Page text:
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Prior to and during the Second World War, the Japanese Army established programs of biological warfare throughout China and elsewhere. In these “factories of death,” including the now-infamous Unit 731, Japanese doctors and scientists conducted large numbers of vivisections and experiments on human beings, mostly Chinese nationals. However, as a result of complex historical factors including an American cover-up of the atrocities, Japanese denials, and inadequate responses from successive Chinese governments, justice has never been fully served. This volume brings together the contributions of a group of scholars from different countries and various academic disciplines. It examines Japan’s wartime medical atrocities and their postwar aftermath from a comparative perspective and inquires into perennial issues of historical memory, science, politics, society and ethics elicited by these rebarbative events. The volume’s central ethical claim is that the failure to bring justice to bear on the systematic abuse of medical research by Japanese military medical personnel more than six decades ago has had a profoundly retarding influence on the development and practice of medical and social ethics in all of East Asia. The book also includes an extensive annotated bibliography selected from relevant publications in Japanese, Chinese and English.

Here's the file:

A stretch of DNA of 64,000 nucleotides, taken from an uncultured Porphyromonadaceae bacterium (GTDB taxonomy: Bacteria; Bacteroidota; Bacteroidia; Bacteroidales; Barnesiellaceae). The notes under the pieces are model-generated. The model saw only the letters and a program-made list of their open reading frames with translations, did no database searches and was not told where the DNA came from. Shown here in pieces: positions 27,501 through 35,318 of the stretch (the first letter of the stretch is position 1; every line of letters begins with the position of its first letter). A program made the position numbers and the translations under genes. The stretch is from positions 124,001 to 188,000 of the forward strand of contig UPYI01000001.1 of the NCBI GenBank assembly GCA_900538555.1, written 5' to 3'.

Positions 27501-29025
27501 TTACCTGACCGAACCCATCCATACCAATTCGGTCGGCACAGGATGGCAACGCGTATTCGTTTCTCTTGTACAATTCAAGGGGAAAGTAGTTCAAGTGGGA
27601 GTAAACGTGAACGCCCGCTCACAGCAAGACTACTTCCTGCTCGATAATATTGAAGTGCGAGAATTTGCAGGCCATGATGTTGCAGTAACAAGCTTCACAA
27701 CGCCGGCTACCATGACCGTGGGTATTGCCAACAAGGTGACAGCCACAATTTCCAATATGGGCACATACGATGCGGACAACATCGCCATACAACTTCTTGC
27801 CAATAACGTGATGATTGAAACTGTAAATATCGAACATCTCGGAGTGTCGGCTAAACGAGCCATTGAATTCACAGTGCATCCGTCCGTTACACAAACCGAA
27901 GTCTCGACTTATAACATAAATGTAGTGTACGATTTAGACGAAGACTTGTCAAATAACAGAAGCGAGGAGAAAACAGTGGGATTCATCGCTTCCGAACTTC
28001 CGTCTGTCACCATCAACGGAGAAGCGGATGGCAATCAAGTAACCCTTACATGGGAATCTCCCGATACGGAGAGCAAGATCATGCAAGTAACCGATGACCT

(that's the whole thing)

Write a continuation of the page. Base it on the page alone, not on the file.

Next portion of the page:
As health care concerns grow in the U.S., medical anthropologist Linda M. Whiteford and social psychologist Larry G. Branch present their findings on a health care anomaly, from an unlikely source. Primary Health Care in Cuba examines the highly successful model of primary health care in Cuba following the 1959 Cuban Revolution. This model, developed during a time of dramatic social and political change, created a preventive care system to better provide equity access to health care. Cuba's recognition as a paragon of health care has earned praise from the World Health Organization, UNICEF, and the Pan American Health Organization. In this book, Whiteford and Branch explore the successes of Cuba's preventive primary health care system and its contribution to global health.

Avedis Donabedian's name is synonymous with quality of medical care. He unraveled the mystery behind the concept by defining it in clear operational terms and provided detailed blueprints for both its measurement(known as quality assessment) and its improvement(known as quality assurance). Many before him claimed that quality couldn't be defined in concrete objective terms. He demonstrated that quality is an attribte of a system which he called structure, a set of organized activities whihc he called process, and an outcome which results from both. In this book Donabedian tells the full story of quality assessment and assurance in simple, clear terms. He defines the meaning of quality, explicates its components, and provides clear and systematic guides to its assessment and enhancement. His style is lucid, succinct, systematic and yet personal, almost conversational.